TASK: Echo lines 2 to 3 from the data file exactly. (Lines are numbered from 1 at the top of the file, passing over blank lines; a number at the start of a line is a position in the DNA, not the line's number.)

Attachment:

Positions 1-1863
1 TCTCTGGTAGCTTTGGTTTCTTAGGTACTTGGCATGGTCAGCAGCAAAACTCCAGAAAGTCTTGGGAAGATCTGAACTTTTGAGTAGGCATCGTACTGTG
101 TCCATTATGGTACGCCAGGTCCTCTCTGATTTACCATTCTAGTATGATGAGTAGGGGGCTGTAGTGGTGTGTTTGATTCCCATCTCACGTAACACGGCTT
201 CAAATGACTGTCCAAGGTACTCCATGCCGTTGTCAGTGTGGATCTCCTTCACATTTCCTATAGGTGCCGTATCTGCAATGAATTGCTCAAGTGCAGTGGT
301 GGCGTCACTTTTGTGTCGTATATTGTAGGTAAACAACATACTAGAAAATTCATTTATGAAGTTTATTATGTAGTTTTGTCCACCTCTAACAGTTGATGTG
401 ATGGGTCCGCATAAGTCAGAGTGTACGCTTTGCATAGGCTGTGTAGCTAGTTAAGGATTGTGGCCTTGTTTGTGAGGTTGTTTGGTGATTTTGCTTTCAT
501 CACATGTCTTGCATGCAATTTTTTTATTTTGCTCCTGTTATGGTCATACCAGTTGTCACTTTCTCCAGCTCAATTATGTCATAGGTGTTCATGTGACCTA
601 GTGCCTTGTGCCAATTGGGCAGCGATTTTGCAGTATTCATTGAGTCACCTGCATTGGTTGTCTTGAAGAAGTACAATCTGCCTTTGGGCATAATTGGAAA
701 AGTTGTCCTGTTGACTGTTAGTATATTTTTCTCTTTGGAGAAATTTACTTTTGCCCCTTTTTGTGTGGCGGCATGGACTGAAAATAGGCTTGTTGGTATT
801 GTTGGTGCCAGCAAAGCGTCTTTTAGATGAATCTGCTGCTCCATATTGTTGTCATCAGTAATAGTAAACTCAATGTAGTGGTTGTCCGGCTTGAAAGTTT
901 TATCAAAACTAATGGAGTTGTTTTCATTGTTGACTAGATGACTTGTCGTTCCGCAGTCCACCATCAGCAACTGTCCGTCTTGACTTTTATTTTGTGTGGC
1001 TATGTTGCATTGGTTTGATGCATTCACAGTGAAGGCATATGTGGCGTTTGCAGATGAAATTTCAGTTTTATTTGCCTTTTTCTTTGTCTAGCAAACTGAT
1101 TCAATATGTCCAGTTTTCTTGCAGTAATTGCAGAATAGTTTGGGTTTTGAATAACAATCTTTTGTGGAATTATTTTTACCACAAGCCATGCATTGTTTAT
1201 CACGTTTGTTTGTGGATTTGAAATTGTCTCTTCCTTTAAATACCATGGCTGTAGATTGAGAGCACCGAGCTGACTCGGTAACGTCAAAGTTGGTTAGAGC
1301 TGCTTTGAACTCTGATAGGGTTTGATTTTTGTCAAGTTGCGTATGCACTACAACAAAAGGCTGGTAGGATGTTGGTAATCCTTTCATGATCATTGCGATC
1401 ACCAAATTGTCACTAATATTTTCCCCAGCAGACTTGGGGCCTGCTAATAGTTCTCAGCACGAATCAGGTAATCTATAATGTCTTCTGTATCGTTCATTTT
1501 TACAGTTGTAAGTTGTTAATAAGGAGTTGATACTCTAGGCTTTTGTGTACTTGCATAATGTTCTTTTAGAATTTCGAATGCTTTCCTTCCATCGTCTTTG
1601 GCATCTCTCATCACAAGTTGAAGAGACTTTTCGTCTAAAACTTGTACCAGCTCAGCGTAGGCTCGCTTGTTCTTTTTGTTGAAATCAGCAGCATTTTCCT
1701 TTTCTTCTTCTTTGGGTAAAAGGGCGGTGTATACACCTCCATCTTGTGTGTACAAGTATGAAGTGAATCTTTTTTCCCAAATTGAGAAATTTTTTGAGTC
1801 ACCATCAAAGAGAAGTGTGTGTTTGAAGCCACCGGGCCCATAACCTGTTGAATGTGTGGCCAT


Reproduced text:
1 TCTCTGGTAGCTTTGGTTTCTTAGGTACTTGGCATGGTCAGCAGCAAAACTCCAGAAAGTCTTGGGAAGATCTGAACTTTTGAGTAGGCATCGTACTGTG
101 TCCATTATGGTACGCCAGGTCCTCTCTGATTTACCATTCTAGTATGATGAGTAGGGGGCTGTAGTGGTGTGTTTGATTCCCATCTCACGTAACACGGCTT